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Nursing - Nutrition

Nursing Fundamentals Nutrition

QuestionAnswer
Nutrition the sum of all the interactions between an organism and the food it consumes
Nutrients are organic and inorganic substances found inf foods and are required for body functions.
24-hour food recall client recalls all the food and beverages consumed during a typical 24-hour period
Anabolism a process in which simple substances are converted by the body cells into more complex substances (e.g., building tissue, positive nitrogen balance)
Anemia a condition in which the blood is deficient in red blood cells or hemoglobin
Anorexia lack of appetite
Anorexia nervosa a disease characterized by a prolonged inability or refusal to eat, rapid weight loss, and emaciation in persons who continue to believe they are fat
Basal metabolic rate (BMR) the rate of energy utilization in the body required to maintain essential activities such as breathing
Body mass index (BMI) indicates whether weight is appropriate for height
Bottle mouth syndrome describes the decay of the infant's teeth caused by constant contact with the sweet liquid in a bottle
Bulimia an uncontrollable compulsion to eat large amounts of food and then expel it by self-induced vomiting or by taking laxatives
Caloric value the amount of energy that nutrients or foods supply to the body
Calorie (c, cal, kcal) a unit of heat energy equivalent to the amount of heat required to raise the temperature of 1 kg of water 1 C
Catabolism a process in which complex substances are broken down into simpler substances (e.g., breakdown of tissue)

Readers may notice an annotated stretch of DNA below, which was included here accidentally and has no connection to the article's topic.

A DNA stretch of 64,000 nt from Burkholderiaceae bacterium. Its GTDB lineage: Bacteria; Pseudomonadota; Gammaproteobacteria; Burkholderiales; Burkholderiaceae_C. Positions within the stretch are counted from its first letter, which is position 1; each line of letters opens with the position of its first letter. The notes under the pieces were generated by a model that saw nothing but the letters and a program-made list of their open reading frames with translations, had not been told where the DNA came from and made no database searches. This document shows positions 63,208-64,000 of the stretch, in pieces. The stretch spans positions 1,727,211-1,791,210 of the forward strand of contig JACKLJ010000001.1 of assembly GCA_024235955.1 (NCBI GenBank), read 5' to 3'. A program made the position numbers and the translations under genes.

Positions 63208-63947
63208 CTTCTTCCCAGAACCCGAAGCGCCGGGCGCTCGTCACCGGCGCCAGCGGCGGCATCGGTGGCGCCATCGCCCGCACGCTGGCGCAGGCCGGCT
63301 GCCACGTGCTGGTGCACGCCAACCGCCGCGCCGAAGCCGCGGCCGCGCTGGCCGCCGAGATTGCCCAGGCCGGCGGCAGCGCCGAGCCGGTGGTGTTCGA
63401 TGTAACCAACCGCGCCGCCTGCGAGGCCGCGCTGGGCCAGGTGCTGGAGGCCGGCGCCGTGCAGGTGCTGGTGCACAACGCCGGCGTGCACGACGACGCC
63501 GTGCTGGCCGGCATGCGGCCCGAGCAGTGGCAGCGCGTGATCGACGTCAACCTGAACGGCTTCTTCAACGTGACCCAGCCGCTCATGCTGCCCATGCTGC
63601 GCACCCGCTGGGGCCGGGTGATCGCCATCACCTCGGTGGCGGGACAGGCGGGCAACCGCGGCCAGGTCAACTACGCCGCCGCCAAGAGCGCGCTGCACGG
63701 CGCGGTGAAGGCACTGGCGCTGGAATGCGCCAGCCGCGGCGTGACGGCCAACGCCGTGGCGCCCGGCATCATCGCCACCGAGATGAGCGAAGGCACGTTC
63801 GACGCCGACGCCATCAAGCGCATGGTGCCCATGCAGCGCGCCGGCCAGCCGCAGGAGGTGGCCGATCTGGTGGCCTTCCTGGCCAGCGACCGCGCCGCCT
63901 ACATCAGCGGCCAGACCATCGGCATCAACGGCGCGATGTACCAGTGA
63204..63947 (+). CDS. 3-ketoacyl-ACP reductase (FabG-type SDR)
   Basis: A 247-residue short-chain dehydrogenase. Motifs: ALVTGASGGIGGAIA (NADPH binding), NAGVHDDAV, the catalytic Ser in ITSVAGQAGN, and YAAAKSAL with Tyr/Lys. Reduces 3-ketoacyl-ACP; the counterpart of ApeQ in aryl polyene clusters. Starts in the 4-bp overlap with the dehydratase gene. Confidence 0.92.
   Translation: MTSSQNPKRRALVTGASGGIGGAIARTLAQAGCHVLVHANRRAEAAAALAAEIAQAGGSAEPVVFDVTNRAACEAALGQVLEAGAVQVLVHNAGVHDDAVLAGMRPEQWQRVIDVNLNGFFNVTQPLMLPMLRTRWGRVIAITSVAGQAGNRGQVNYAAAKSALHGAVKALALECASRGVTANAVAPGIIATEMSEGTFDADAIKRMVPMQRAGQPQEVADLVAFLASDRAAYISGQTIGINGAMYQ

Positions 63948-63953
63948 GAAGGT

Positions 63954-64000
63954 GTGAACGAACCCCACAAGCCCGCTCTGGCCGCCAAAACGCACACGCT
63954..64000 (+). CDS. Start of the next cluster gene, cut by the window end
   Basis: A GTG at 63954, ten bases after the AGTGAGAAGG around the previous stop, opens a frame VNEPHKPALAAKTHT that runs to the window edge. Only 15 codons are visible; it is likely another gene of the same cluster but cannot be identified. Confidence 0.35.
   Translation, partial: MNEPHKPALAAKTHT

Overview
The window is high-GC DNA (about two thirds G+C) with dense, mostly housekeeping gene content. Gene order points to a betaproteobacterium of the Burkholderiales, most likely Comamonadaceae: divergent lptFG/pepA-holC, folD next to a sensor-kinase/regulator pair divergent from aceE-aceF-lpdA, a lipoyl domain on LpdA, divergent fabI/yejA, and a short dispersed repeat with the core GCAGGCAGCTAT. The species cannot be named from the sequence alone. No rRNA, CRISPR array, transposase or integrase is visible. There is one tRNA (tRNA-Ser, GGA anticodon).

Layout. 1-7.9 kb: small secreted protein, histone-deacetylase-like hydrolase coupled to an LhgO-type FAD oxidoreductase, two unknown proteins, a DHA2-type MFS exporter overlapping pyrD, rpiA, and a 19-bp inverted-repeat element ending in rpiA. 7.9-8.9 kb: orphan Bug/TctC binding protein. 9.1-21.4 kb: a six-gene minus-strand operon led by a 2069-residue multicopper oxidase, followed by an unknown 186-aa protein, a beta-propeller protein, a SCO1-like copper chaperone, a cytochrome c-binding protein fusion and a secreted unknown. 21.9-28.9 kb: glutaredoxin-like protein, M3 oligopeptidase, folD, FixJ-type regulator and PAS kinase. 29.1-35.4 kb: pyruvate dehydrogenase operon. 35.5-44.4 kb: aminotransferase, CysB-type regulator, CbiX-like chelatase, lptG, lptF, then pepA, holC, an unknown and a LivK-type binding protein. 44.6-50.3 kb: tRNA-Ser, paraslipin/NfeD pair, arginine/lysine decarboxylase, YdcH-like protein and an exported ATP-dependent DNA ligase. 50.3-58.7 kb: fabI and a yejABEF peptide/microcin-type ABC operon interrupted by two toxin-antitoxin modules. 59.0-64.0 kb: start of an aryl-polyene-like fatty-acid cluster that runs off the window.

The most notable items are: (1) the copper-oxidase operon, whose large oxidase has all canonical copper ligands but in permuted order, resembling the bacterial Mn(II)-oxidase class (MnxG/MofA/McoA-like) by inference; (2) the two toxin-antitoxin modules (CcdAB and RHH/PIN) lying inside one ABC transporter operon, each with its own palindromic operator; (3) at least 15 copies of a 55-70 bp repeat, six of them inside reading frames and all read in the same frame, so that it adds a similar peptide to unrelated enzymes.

Cholesterol a lipid that does not contain fatty acid but possesses many of the chemical and physical properties of other lipids
Complete proteins a protein that contains all of the essential amino acids as well as many nonessential ones
Demand feeding child is fed when hungry
Diet history a comprehensive assessment of a client’s food intake that involves an extensive interview by a nutritionist or dietitian
Disaccharides sugars that are composed of double molecules
Dysphagia difficulty or inability to swallow
Enteral through the gastrointestinal system
Enzymes biologic catalysts that speed up chemical reactions
Essential amino acids amino acids that cannot be manufactured in the body and must be supplied as part of the protein ingested in the diet
Fad a widespread but short-lived interest, or a practice followed with considerable zeal
Fats lipids that are solid at room temperature
Fat-soluble vitamins A, D, E, and K vitamins that the body can store
Fatty acids the basic structural units of most lipids made up of carbon chains and hydrogen
Food diary a detailed record of measured amounts (portion sizes) of all food and fluids a client consumes during a specified period, usually 3 to 7 days
Food frequency record a checklist that indicates how often general food groups or specific foods are eaten
Gastrostomy an opening through the abdominal wall into the stomach
Glycerides the most common form of lipids consisting of a glycerol molecule with up to three fatty acids
Glycogen the chief carbohydrate stored in the body, particularly in the liver and muscles
Glycogenesis the process of glycogen formation
Ideal body weight (IBW) the optimal weight recommended for optimal health
Incomplete proteins protein that lacks one or more essential amino acids; usually derived from vegetables
Iron deficiency anemia a form of anemia caused by inadequate supply of iron for synthesis of hemoglobin
Jejunostomy an opening through the abdominal wall into the jejunum
Kilojoule (kJ) a metric measurement referring to the amount of energy required when a force of one newton (N) moves one kilogram of weight one meter distance
Lipids organic substances that are greasy and insoluble in water but soluble in alcohol or ether
Lipoproteins soluble compounds made up of various lipids
Macrominerals any of the minerals that people require daily in amounts over 100 mg
Malnutrition a disorder of nutrition; insufficient nourishment of the body cells